Almost all of the socialist governments remaining practice some kind of state capitalism, with varying degrees of seriousness about an eventual transfer to worker’s control. In fact nearly all contemporary states have large holdings of capital, regardless of their stated ideology. This includes “social democratic” states like Norway, with their trillion-dollar sovereign wealth fund, but also the US, with its handful of federally owned corporations and numerous state-owned wealth funds, not to mention public-private partnerships like Sallie Mae and Freddie Mac, which loan to students and homeowners. State ownership isn’t necessarily opposed to capitalism, though state-owned companies can run at a loss, for some time, given the state’s power to tax. States are still subject to pressures of the international market, and plenty still seek to turn a profit on their holdings. Still, ownership by a representative government does mean there is a little more leeway to influence decisions—it’s at least better than “voting with your dollars.”
For many modern socialists, expanding state capitalism under socialist leadership is a key objective, seen as a means to transition out of capitalism. In articles like Thomas Hanna’s “The Public Ownership Solution” the idea is fairly simple—expand public (state) ownership and start democratizing it. Democracy here includes things like citizen oversight councils, worker representatives, and democratically elected boards of directors. In his telling, “public ownership, while not enough, is a prerequisite for building a more democratic and socially just society.” With our goals adjusted accordingly, “there’s more of a basis for constructing socialism in the US than one might suspect.”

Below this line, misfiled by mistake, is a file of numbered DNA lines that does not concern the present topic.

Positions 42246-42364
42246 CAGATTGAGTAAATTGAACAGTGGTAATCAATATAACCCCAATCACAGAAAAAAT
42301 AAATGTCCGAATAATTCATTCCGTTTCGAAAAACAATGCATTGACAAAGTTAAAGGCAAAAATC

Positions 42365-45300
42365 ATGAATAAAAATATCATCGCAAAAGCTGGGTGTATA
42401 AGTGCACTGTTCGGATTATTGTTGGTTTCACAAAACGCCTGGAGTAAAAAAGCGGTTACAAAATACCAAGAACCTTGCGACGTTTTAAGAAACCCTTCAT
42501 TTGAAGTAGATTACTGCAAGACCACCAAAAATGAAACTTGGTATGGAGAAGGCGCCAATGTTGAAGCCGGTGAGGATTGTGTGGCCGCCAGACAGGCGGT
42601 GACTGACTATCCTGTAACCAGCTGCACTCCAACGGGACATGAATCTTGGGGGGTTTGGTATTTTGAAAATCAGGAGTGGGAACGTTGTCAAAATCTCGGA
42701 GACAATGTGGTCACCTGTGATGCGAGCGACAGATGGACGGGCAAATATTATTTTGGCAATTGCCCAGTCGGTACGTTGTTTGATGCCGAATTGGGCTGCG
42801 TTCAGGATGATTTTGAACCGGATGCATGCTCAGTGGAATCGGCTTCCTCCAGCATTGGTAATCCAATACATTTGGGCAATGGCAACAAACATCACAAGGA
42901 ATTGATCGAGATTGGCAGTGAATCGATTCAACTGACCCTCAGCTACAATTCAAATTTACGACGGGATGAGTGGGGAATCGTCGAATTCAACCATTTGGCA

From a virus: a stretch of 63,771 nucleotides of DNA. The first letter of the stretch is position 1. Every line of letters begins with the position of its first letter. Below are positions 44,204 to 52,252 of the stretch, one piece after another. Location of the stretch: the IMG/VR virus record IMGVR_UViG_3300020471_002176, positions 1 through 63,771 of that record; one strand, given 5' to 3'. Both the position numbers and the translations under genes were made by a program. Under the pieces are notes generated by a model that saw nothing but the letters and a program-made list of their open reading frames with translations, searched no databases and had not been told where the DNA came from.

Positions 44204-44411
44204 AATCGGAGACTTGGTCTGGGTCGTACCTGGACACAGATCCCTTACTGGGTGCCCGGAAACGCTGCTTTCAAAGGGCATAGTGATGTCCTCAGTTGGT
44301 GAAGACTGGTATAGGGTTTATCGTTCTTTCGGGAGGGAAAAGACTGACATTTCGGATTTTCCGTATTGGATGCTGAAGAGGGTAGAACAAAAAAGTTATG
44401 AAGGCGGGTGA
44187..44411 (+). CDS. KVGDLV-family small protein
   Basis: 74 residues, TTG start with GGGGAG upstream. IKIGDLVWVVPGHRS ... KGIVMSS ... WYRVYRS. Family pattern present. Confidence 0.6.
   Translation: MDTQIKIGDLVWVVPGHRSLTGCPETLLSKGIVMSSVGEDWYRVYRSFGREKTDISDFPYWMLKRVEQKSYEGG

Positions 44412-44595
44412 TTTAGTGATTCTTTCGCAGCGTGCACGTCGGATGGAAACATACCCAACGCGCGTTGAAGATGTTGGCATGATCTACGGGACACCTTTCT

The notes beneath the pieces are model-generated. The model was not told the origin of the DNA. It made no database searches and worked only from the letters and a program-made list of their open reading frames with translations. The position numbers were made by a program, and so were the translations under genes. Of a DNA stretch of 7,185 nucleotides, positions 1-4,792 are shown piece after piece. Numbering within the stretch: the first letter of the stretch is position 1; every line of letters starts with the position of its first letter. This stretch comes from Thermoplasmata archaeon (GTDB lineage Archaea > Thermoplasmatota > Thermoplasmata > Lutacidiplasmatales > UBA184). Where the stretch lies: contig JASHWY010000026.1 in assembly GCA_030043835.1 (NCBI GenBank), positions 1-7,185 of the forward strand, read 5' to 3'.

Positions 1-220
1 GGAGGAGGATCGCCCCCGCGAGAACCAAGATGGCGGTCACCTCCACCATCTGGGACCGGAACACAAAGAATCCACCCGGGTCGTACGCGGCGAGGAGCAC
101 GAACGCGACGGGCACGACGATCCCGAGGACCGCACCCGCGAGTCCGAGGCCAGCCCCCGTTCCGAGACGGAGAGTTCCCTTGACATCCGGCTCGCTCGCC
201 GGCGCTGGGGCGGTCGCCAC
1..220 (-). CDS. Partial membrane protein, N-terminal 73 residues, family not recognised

After the failure of the world revolution and the isolation of Russia, Lenin himself, in the middle of his New Economic Plan, acceded to state capitalism as “a form of capitalism that is deliberately permitted and restricted by the working class”—a necessary step forward, given the circumstances. This idea, of “permission and restriction by the working class,” has stuck around. In much socialist and social-democratic thinking, fine-sounding phrases about “worker’s control” obscure what is still state capitalism. In such a telling, socialism is worker’s control of the means of production, is worker’s control over the state but it can easily become superficial political control over a system still built around exploitation and profit. Profits nominally go to the workers or “the public” in such a situation but are managed by the state.